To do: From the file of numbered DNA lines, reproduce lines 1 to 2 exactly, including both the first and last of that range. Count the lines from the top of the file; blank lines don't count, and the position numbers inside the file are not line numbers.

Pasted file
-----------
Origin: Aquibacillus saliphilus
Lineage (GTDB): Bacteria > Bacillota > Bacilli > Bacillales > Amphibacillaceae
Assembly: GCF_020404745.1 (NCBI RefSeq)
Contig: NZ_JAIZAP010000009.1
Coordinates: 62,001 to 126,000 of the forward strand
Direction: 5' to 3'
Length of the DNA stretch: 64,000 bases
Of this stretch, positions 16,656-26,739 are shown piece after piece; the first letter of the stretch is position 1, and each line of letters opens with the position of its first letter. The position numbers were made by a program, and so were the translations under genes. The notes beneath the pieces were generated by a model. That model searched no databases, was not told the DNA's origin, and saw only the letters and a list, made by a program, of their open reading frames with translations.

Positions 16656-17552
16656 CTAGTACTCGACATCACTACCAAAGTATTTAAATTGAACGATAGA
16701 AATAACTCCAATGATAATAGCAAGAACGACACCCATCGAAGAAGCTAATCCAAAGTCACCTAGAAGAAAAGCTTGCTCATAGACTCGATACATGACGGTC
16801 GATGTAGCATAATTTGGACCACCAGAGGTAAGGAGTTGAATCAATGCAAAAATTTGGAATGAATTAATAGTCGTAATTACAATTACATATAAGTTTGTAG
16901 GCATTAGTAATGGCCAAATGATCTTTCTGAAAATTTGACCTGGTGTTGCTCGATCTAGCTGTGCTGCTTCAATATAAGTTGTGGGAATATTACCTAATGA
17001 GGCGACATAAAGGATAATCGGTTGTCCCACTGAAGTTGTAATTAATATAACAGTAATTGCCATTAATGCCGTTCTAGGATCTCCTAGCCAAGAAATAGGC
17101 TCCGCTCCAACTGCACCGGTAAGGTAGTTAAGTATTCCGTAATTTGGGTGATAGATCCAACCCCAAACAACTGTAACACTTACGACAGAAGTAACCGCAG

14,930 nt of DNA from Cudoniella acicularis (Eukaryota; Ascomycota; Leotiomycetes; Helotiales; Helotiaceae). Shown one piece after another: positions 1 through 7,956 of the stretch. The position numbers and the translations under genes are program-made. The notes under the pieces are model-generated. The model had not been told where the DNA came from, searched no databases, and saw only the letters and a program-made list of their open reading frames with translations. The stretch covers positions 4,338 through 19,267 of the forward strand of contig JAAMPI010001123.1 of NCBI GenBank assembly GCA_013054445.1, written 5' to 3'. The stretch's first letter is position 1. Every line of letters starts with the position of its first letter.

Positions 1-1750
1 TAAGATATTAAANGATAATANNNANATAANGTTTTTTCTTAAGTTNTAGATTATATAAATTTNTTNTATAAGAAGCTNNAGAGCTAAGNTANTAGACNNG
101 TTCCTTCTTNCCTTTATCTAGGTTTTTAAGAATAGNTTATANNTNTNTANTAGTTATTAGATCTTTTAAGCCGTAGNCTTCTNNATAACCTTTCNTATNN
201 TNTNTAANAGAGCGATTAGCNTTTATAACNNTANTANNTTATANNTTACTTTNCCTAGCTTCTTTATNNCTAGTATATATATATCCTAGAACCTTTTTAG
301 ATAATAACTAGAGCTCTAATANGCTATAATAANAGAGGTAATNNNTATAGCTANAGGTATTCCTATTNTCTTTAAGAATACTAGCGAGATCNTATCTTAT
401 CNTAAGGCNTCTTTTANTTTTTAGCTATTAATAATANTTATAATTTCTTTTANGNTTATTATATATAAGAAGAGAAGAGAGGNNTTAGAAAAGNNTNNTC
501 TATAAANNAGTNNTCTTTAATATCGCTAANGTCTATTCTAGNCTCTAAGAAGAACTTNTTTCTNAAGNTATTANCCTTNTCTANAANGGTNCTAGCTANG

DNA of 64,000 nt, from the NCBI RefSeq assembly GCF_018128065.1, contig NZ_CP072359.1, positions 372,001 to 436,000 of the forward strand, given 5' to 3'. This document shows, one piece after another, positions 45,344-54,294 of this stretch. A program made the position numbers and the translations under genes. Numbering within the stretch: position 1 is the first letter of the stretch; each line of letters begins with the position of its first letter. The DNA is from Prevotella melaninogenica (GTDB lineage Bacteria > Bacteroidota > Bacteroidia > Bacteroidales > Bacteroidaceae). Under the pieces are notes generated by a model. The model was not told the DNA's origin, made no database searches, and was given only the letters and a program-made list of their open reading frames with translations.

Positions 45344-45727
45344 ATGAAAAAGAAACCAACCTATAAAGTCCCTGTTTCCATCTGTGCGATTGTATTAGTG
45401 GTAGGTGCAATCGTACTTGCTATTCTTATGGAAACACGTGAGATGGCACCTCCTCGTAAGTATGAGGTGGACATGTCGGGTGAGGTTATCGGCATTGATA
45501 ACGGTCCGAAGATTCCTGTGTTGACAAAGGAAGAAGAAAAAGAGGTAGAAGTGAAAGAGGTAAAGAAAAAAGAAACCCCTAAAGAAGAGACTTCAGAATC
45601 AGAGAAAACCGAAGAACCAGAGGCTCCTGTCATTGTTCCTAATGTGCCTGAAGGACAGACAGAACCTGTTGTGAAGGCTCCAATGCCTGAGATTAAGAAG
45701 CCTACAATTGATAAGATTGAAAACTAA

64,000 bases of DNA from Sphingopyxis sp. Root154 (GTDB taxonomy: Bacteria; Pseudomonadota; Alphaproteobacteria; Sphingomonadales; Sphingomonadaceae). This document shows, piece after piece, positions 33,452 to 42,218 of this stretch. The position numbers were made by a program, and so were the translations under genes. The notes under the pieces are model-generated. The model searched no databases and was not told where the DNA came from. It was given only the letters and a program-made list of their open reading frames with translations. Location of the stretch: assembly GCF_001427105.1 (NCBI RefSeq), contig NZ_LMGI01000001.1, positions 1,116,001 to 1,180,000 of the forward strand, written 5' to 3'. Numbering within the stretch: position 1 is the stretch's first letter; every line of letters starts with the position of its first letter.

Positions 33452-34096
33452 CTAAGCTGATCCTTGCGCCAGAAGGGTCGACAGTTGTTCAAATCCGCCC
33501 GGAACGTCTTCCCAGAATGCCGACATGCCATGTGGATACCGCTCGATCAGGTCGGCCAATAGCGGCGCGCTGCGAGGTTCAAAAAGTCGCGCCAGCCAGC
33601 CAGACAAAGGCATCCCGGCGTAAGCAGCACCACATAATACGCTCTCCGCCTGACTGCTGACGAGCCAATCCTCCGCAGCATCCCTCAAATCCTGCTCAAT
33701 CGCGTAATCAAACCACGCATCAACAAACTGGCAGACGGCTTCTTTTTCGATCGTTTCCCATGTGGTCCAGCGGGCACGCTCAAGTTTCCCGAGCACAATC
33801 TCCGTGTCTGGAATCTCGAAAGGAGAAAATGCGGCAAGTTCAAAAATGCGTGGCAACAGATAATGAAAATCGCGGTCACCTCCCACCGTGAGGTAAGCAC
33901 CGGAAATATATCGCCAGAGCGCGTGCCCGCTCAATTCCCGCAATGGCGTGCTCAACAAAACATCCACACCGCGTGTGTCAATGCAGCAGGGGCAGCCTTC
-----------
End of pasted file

Origin: Aquibacillus saliphilus
Lineage (GTDB): Bacteria > Bacillota > Bacilli > Bacillales > Amphibacillaceae